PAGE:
Where The Party At?

America is inching closer to having a Republican nominee for President. Unlike in 2010, the Tea Party seems to have had little impact on the GOP choice.

American Tea: Weak with no flavour.
On 30 October 2011 14:59

Tea Partiers and Ron Paul fans will already be greeting this article with guttural utterances of disgust, their eyes rolling as far up to the sky as humanly possible.

It’s a bitter pill to swallow; that a movement whose Kool-Aid they gulped down with all the enthusiasm of a dehydrated, hung-over undergraduate has now lost the momentum which it promised to never give up.

To be fair, it wasn’t really their choice.

It’s not uncommon to hear a Tea Partier quoting Ayn Rand at you. While I am also a fan of much of the work of the objectivist Russian-American philosopher, there is a certain satisfaction in that much like the locomotives she used endlessly as metaphors in her magnum opus, Atlas Shrugged, the Tea Party train is running out of steam.

That is not to say that it hasn’t served a purpose. Which is, for all intents and purposes, the patellar reflex argument you’ll hear from Tea-Partiers across the board.

But when the non-Tea Party aligned Mitt Romney still leads in the polls and both Michele Bachmann and Ron Paul remain as palatable to the left-leaning independents as a kick in the knackers; you know it might be time to lower that Gadsden flag to half-mast.

Bachmann, the head of the Tea Party caucus in the US Congress had a predictable rise-and-fall in this GOP nomination cycle. Much like Pawlenty, Perry and soon-to-be-has-been Herman Cain, the uber-religious Bachmann simply could not hold the attention of the middle ground – she was far too extreme.


Paul’s seductive message of classical liberalism (read: libertarianism) has indeed resonated across the centre-ground of US politics. But his disingenuity is beginning to show through as people realise that while his foreign policy stances chime well with fiscal conservatives and the anti-War crowd – they don’t play well with exceptionalists and those who want America to stay safe i.e. a heck of a lot of people.

The argument will forever be had as to whether interventionism or a more isolationist approach keeps America safe – but regardless of that, these are the challenges he faces.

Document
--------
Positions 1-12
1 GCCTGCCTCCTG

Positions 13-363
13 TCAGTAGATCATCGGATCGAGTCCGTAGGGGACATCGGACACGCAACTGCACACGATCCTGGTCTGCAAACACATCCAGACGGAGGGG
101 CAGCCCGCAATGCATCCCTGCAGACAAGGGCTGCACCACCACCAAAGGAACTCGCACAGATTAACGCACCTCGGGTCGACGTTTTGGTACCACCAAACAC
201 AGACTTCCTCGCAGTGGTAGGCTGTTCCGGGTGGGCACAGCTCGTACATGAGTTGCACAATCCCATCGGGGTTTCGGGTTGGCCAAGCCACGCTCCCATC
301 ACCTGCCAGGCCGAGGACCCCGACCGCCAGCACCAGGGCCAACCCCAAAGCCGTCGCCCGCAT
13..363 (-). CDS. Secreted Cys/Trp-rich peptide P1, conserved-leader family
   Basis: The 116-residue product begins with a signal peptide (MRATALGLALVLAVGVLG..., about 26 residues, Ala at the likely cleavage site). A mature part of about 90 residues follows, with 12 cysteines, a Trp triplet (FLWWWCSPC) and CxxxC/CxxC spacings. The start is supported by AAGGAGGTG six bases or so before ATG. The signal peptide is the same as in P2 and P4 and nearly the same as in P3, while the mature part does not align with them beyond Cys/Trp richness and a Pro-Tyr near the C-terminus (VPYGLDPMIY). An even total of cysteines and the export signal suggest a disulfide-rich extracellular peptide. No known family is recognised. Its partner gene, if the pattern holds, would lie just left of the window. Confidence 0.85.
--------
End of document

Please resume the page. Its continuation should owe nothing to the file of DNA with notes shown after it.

Paul is also socially conservative. The congressman from Texas’ 14th district describes himself as ‘pro-life’ and while he states that the federal government has no right to legislate on gay marriage, he is personally opposed to such an idea.

While poll figures of course are not reflecting a decline in his support, the Real Clear Politics poll averages show him moving less that one point since March 2010.

This is not a success story, nor is this zero-sum for Paul. Considering how much his supporters talk about a nationwide ‘revolution’ led by their gargantuan grassroots and enviable financial position, this is a failing campaign.


The Tea Party will tell you that they’ve made Romney think twice about socialised healthcare, that they’ve led the charge on a ‘flat tax’ that is being championed by Rick Perry and Jon Huntsman. Also that Herman Cain’s 9-9-9 simplification was directly a result of their lobbying for an overhaul in the tax system. And many more claims to success. But they’re just not true.

What marginal influence they claim to have had can actually be explained in much more reasonable terms. Romney has had to alter his approach to healthcare after Obama distorted and confused what state-funded healthcare was or should be.

The flat tax idea has been around way longer than the Tea Party and was actually implemented by in Utah by Jon Huntsman, not exactly a Tea Party darling.

If the Tea Party also wants to take credit for the 9-9-9 plan then so be it. Experts across the board have debunked Cain’s maths and the plan now looks like a centrally driven and one that will increase taxes on low, middle-earners and families – not exactly the stuff of dreams for the middle-earners who tend to make up the Tea Party grassroots.


On a local level, the movement is still organising and getting out the vote for some of its more fringe principles. The Tea Party in New York or DC may not back such a project, but in Mississippi they’re gearing up to redefine ‘personhood’ and put the kibosh on abortions all round – a harrowing prospect.

They’ll also weigh in heavily on the ground in New Hampshire and at the Conservative Political Action Conference in February next year, but this is slowing momentum and in a general election they’ll be met on the street by their counterparts, the ‘Occupy’ movements who still, awkwardly support Barack Obama.

The party may still be chugging along, but it seems that just minutes before midnight, it’s losing the initiative its most ardent supporters thought would last forever (or at least long enough to kick Obama out of the White House).

Raheem Kassam is the Executive Editor of The Commentator and tweets at @RaheemJKassam

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